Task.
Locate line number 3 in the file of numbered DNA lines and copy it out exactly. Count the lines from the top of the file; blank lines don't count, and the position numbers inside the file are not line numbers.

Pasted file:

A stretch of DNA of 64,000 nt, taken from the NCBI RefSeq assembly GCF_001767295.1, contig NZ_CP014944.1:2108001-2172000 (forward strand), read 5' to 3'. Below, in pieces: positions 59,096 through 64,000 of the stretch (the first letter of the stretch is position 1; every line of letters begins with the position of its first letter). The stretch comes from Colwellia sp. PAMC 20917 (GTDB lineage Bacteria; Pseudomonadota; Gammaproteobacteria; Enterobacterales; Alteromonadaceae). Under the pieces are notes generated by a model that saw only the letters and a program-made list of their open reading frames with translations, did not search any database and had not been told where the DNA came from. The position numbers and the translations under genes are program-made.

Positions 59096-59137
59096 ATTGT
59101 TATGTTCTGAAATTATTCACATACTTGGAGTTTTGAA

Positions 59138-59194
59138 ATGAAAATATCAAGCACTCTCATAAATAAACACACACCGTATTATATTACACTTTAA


59096 ATTGT